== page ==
One set of risks stems from programming errors in AI software. We are all familiar with errors in ordinary software. For example, apps on our smartphones sometimes crash. Major software projects, such as HealthCare.Gov, are sometimes riddled with bugs. Moving beyond nuisances and delays, some software errors have been linked to extremely costly outcomes and deaths. The study of the “verification” of the behavior of software systems is challenging and critical, and much progress has been made. However, the growing complexity of AI systems and their enlistment in high-stakes roles, such as controlling automobiles, surgical robots, and weapons systems, means that we must redouble our efforts in software quality.

There is reason for optimism. Many non-AI software systems have been developed and validated to achieve high degrees of quality assurance. For example, the software in autopilot systems and spacecraft systems is carefully tested and validated. Similar practices must be developed and applied to AI systems. One technical challenge is to guarantee that systems built automatically via statistical “machine learning” methods behave properly. Another challenge is to ensure good behavior when an AI system encounters unforeseen situations. Our automated vehicles, home robots, and intelligent cloud services must perform well even when they receive surprising or confusing inputs.

A second set of risks is cyberattacks: criminals and adversaries are continually attacking our computers with viruses and other forms of malware. AI algorithms are no different from other software in terms of their vulnerability to cyberattack. But because AI algorithms are being asked to make high-stakes decisions, such as driving cars and controlling robots, the impact of successful cyberattacks on AI systems could be much more devastating than attacks in the past. US Government funding agencies and corporations are supporting a wide range of cybersecurity research projects, and artificial intelligence techniques in themselves will provide novel methods for detecting and defending against cyberattacks. Before we put AI algorithms in control of high-stakes decisions, we must be much more confident that these systems can survive large scale cyberattacks.

A third set of risks echo the tale of the Sorcerer’s Apprentice. Suppose we tell a self-driving car to “get us to the airport as quickly as possible!” Would the autonomous driving system put the pedal to the metal and drive at 300 mph while running over pedestrians? Troubling scenarios of this form have appeared recently in the press. Other fears center on the prospect of out-of-control superintelligences that threaten the survival of humanity. All of these examples refer to cases where humans have failed to correctly instruct the AI algorithm in how it should behave.

This is not a new problem. An important aspect of any AI system that interacts with people is that it must reason about what people intend rather than carrying out commands in a literal manner. An AI system should not only act on a set of rules that it is instructed to obeyit must also analyze and understand whether the behavior that a human is requesting is likely to be judged as “normal” or “reasonable” by most people. It should also be continuously monitoring itself to detect abnormal internal behaviors, which might signal bugs, cyberattacks, or failures in its understanding of its actions. In addition to relying on internal mechanisms to ensure proper behavior, AI systems need to have the capabilityand responsibilityof working with people to obtain feedback and guidance. They must know when to stop and “ask for directions”and always be open for feedback.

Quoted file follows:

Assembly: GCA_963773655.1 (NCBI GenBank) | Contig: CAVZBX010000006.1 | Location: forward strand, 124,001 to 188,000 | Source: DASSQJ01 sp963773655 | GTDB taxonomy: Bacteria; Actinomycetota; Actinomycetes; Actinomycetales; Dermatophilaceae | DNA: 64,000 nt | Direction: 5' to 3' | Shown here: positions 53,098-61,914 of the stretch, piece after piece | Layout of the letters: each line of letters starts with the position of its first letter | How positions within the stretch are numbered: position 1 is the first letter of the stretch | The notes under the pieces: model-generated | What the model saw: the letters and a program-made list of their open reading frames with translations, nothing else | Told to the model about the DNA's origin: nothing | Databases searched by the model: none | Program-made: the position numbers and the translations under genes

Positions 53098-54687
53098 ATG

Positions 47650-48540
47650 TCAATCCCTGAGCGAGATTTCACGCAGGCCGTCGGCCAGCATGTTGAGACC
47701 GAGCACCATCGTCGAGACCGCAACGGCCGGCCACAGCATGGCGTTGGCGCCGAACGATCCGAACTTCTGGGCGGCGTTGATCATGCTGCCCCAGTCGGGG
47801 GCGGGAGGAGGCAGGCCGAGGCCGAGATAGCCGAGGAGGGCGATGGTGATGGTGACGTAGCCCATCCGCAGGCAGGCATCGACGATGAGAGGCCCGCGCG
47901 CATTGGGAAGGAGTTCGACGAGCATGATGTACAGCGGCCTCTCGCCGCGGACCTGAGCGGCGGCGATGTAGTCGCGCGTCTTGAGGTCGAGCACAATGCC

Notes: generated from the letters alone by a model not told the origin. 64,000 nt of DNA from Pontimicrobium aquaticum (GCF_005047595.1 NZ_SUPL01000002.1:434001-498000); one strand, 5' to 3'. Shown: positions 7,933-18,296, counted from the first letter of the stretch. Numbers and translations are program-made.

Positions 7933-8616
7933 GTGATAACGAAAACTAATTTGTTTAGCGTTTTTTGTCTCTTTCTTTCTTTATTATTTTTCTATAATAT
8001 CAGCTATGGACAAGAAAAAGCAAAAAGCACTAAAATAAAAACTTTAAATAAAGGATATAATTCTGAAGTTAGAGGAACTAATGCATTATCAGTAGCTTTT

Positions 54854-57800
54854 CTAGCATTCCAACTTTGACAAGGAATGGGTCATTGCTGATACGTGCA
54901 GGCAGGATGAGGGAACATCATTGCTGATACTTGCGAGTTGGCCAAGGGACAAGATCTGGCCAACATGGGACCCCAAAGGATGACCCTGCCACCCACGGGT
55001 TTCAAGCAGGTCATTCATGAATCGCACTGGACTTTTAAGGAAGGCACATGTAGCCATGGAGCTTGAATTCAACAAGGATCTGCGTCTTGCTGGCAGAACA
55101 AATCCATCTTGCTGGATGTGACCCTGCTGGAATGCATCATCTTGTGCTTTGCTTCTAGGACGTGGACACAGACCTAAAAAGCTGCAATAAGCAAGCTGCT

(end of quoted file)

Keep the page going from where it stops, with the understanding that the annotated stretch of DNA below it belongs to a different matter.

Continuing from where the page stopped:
Some of the most exciting opportunities ahead for AI bring together the complementary talents of people and computing systems. AI-enabled devices are allowing the blind to see, the deaf to hear, and the disabled and elderly to walk, run, and even dance. People working together with the Foldit online game were able to discover the structure of the virus that causes AIDS in only three weeks, a feat that neither people nor computers working alone could come close to matching. Other studies have shown how the massive space of galaxies can be explored hand-in-hand by people and machines, where the tireless AI astronomer understands when it needs to occasionally reach out and tap the expertise of human astronomers.
In reality, creating real-time control systems where control needs to shift rapidly and fluidly between people and AI algorithms is difficult. Some airline accidents occurred when pilots took over from the autopilots. The problem is that unless the human operator has been paying very close attention, he or she will lack a detailed understanding of the current situation.

AI doomsday scenarios belong more in the realm of science fiction than science fact. However, we still have a great deal of work to do to address the concerns and risks afoot with our growing reliance on AI systems. Each of the three important risks outlined above (programming errors, cyberattacks, “Sorcerer’s Apprentice”) is being addressed by current research, but greater efforts are needed.

We urge our colleagues in industry and academia to join us in identifying and studying these risks and in finding solutions to addressing them, and we call on government funding agencies and philanthropic initiatives to support this research. We urge the technology industry to devote even more attention to software quality and cybersecurity as we increasingly rely on AI in safety-critical functions. And we must not put AI algorithms in control of potentially-dangerous systems until we can provide a high degree of assurance that they will behave safely and properly.